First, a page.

Winning both ways – 36ONE’s Cy Jacobs on the genius of Hedge Funds for retail investors

When co-founding 36ONE almost two decades ago, top SA money manager Cy Jacobs used the opportunity to launch a long/short hedge fund. Initially only for big clients, this massive outperformer was made available to retail investors six years ago. In this interview with Alec Hogg of BizNews, Jacobs explains how a classic hedge funds enjoy major risk and reward advantages over traditional unit trusts – and shares his latest perspectives on which parts of the investment markets are most likely to deliver superior returns.

Excerpts from the interview with 36ONE’s Cy Jacobs

Meeting Stephen Liptz 

Interestingly enough, we met during articles at Castle Feinstein, which is now Grant Thornton. We later moved to Simpson McKee because we both love markets. We realised we love markets even during articles. In fact, we were more involved in markets than in articles. Then we moved to Simpson McKee and Simpson McKee was later bought by HSBC and a couple of years after that we did a deal to sell the business that we worked in to Investec for five and a half years. Both myself and Steve were part of that team and when our restraints came to an end in 2004, the two of us left to form 36ONE.  

On going into hedge funds 

I always had a big interest in hedge funds. Even at our time at Investec, I tried to launch a hedge fund and I was pushed back on it. It’s interesting that after we left, they then decided to copy us and also launch a hedge fund. I think seeing how well it had taken off and how quickly. But I always had an interest in shorting. I loved the idea of finding companies that weren’t going to go up, that maybe something was wrong with or overvalued. And effectively you could borrow someone else’s shares, you could sell that share and hopefully buy back at a lower price and effectively make profits on a declining share price. 

The hedge fund industry itself is very small in South Africa. So as a percentage of our total, you know, it’s tiny. You’re talking R30bn, R40bn compared to a couple of trillion. It’s not a big part of the market. There are a lot of international hedge funds that obviously trade in South Africa. They’re our main competitors in the South African market, but it’s a very good market to trade shorts in. There’s plenty of borrowing, lots of prime brokers who are able to give you script and it’s been good. As you know, the likes of Steinhoff and African Bank and many companies over the years that we have hit. 

On the JD Group 

In 2009, we were short JD Group. In fact, we were looking for JD Group not to go belly up necessarily, but we believed the performance was deteriorating significantly and we’d seen the same thing happen with Protea Furnaces, which basically went to the wall and we believed JD was headed the same way. We were short and Steinhoff just before results in 2009 bought a controlling stake of JD Group. The results came out and they were magnificently good, up 40%. I remember some of the intricate differences. They capitalised their IT costs, they changed the method of provisioning for debtors, etc. And I was the auditor at Castle Feinstein on the JD Group and the Protea Furnaces audit. So, I knew those businesses quite well and I smelt immediately something was wrong. In fact I met Marcus on the day of those JD Group results for the first time ever. I confronted him and I told him that these were not true results.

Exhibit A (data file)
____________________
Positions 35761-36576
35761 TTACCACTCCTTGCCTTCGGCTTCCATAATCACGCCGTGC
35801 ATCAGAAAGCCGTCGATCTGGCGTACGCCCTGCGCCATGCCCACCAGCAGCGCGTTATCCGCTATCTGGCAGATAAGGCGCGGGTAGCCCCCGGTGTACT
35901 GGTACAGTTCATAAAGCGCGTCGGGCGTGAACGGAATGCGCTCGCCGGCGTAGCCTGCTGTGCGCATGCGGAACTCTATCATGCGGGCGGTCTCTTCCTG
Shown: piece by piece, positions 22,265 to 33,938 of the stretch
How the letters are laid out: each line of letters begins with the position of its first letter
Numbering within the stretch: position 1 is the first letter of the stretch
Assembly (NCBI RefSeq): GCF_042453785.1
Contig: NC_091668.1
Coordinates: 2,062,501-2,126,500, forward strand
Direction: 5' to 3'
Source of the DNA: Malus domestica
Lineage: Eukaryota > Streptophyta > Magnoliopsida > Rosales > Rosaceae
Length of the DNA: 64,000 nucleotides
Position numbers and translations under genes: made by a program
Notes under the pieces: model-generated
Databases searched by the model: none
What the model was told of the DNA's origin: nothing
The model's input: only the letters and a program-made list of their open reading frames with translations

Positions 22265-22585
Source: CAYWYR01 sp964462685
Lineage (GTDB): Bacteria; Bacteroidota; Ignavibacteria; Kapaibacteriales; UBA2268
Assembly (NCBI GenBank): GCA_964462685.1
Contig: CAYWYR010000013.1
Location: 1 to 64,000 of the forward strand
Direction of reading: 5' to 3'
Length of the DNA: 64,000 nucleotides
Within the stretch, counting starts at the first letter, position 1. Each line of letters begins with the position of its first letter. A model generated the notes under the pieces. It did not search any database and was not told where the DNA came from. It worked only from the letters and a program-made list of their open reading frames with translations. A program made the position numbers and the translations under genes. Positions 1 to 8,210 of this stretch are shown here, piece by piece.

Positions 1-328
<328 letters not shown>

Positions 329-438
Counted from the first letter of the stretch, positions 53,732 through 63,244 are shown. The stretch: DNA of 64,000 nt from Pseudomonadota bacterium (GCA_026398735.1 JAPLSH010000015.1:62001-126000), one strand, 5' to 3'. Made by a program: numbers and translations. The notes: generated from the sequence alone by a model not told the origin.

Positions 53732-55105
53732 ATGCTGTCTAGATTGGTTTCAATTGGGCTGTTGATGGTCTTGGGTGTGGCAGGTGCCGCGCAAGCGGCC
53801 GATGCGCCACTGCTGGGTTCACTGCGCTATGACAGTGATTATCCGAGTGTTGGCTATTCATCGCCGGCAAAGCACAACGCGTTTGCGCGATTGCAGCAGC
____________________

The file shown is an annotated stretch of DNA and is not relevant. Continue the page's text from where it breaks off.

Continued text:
At the time, I was so naive that I believed potentially the CEO at the time, David Sussman, had pulled one over Marcus. Little did I know that after that, my name tag was memorised quite carefully by Marcus. I came from 361, and after that, our relationship started souring slowly with Steinhoff. I was not getting invited to various company functions, etc. We were always talked about, not in a good light with various brokers on his behalf. And another very interesting story happened at the same time. A certain lady who was a very good analyst wrote an interesting report about JD Group and the fact that these numbers were also pretty much fictitious; independent of us, who worked for a big bank. Their report came out and I said, wow, what a great report. One of the first true, brilliant reports that I’ve seen calling a stock worth maybe 20% of its share price. The following day, that report was retracted by the institution. Ouch. Obviously, Marcus had caused that. And that person who eventually left that bank ended up working for another bank and was never really allowed to tell her story, which would have been a good little extra bit to put in the Steinheist show.  

On hedge funds being the lowest risk option

Look, we run everything:, we run long only, both South Africa and offshore. We have balanced funds and we have hedge funds. Our hedge funds are our lowest risk option because the way we run on our hedge funds is the net equity exposure we have. In other words, how much equity we have in our portfolio runs at between say 20% and 50%, where a long only fund will obviously be 100%, a balanced fund, maybe 60% or 70%. So, our net exposure is a lot lower. We have the ability to short, we have the ability to buy structures to kind of protect the capital. You can look at it in bad markets and you can see that our hedge fund in bad markets has performed better than any other type of asset class that’s available to invest. So, we’re not down this year, we’re up. And we came off a very good year last year. We actually beat the market last year by making 26 odd percent. The reason we’re up is because we’ve had good shorts.

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